TV producer Angelika Bartenbach interview

By all means the production that happened at Nick Studios Florida was extraordinary. The amount of people it took to gather for one show is really what captures the eye. Though if you’re someone who loves looking at the end credits for a movie or television series you’ll see a name that sticks with you as they have worked on various other projects for the network or studio. Angelika Bartenbach is one since she was one of the top producers at NSF behind Double Dare, Hi Honey I’m Home, Shelby Woo, Kenan & Kel, Welcome Freshmen, Taina, and many others. That’s why when i saw her name appearing so much in the cast & crew credits I said to myself, “i have to get her,” and i did! Angelika was gracious enough to speak with me on just how wonderful it was to be working there and the fun and turbulence as well.






1. How eventually did you start working as a producer for Nickelodeon?
I started as an intern at Nickelodeon in NY when I was in college, I was going for an internship at MTV, but got disappointingly placed in the acquisition department of Nick, there was no production dept at the time. Things happen for a reason.

2. What was your first impression of Nickelodeon Studios when you got there?
When I got to NSF it wasn’t finished yet, we worked Super Sloppy Double Dare out of a Universal Sound Stage and a truck. The studios were still being built but I knew they would turn out great. The design team was the same people who did our shows so it had that feel.

3. What was a typical day like being there?
Long, we worked long hours thought it was always a lot of fun. It all depended on the type of show you did, pre-production for a game show meant a lot of game testing. The show days had 4-5 shows a day. On sitcoms we had a week of rehearsal each week and shot at the end of the week while simultaneously prepping the next week’s shows.

4. Were there any celebrities you remember seeing there whether it was opening day or another event?
The show Hi Honey I’m Home had a number of celebrities from the golden age of television, those were the ones I enjoyed meeting the most.

5. Was there a particular show you loved visiting the set of?
I have a soft spot for Double Dare, the first real show I worked on and eventually produced. It was always fun, but a slippery set to walk on.

6. As a producer were there any differences between working on a game show and a sitcom?
Game shows we did up to 5 a day and had a great live feel, it was like cranking out donuts, Sitcoms had a leisurely one week pace where the writers were continually honing the jokes. Both were great to work on

7. Was it an exciting time to be living and working in Orlando, being known as “Hollywood East” in the 90s, from all of the TV and film production going on in the area though it has since decreased over the years?
Yes, it was a great time, so much talent in one area and so much freedom to create shows. I think you’ll find anyone that you ask will say it was the best time of their career though I don’t think we realized it then.

8. What was the best part about having a live studio audience and have guests take a tour of the studios from a glass monitor while watching you guys film or rehearse down below?
Actually, all of the production people hated it. We had to behave and watch our language for the tour. They stopped micing the control room shortly after the tour opened due to foul language.

9. On The Mystery Files of Shelby Woo, there was apparently a crew strike during the middle of the third season which led to it being shot at Canada until the show ended. Can you describe how much that hurt alot of the cast & crew members?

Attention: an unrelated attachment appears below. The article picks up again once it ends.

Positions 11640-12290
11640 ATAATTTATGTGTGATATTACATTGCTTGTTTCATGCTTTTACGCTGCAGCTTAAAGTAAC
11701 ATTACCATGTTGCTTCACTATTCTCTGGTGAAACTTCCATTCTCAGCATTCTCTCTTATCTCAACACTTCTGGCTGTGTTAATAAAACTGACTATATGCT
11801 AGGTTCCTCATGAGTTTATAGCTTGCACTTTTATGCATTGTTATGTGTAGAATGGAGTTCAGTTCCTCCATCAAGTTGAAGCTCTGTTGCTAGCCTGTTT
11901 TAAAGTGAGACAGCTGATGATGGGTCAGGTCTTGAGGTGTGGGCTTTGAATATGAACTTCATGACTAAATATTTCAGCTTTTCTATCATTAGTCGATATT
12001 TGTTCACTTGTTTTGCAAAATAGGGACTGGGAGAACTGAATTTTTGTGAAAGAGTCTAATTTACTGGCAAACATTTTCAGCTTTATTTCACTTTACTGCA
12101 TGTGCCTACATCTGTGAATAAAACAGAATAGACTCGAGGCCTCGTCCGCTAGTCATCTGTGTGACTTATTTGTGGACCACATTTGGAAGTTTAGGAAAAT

I was pregnant at that time and did not work the season of the strike, however it did hurt the crew mostly. Lots of jobs were gone, freelance production people lost their income and I think it made the network realize that we could not do location shooting without going through the unions.
10. Did you see a noticeable difference in crowd attendance or production at Nick during the late 90s and early 00s versus the beginning years?
As Nickelodeon moved towards animation, the studios saw a decline in production. It happened around that time, yes.

11. Have you ever been slimed.
I may be the only one who hasn’t, though I have gotten messy working on the Double Dare obstacle course.

12. Favorite ride at Universal Orlando? It can be past or present.
Old ride, ET, new ride Harry Potter

13. Do you mind telling the type of props you still own from at the studio or set?
Not many props, just mementos, I have a large picture of the HHIH family, the cookie jar, robes, t-shirts, the blimp statue… stuff like that.

14. How great was all the staff who worked there? I always hear positive stories.
The crews and staffs were the best. Professional but fun. Each show your worked on became your family.

15. Favorite behind the scenes memory.
Too many to count. On double dare it was when March Summers went to each obstacle and there was a little wind up toy there. On the wrap tape the staff who knew I hated Palmetto bugs, hid fake roaches everywhere for me to find and taped it via hidden camera. On Hi Honey I’m home it was when Mr. Mooney did his final line. On Shelby Woo it was singing “I will survive” with the crew at the hotel at Cocoa beach. There are a lot of others, but my memory is not as good as it used to be.

16. How do you feel knowing that so much good product that the studio produced along the rest of 90s Nickelodeon shows made such a positive impact on fans and is still loved today?
Very proud, but it was a team effort.

17. What do you think made Nick Studios so great and special?
It was just a time when we were allowed to to what we thought was fun or funny and happened to have the right people to do it.

18. Would you like to see it be re-opened?

Thank you to Angelika for speaking with us!


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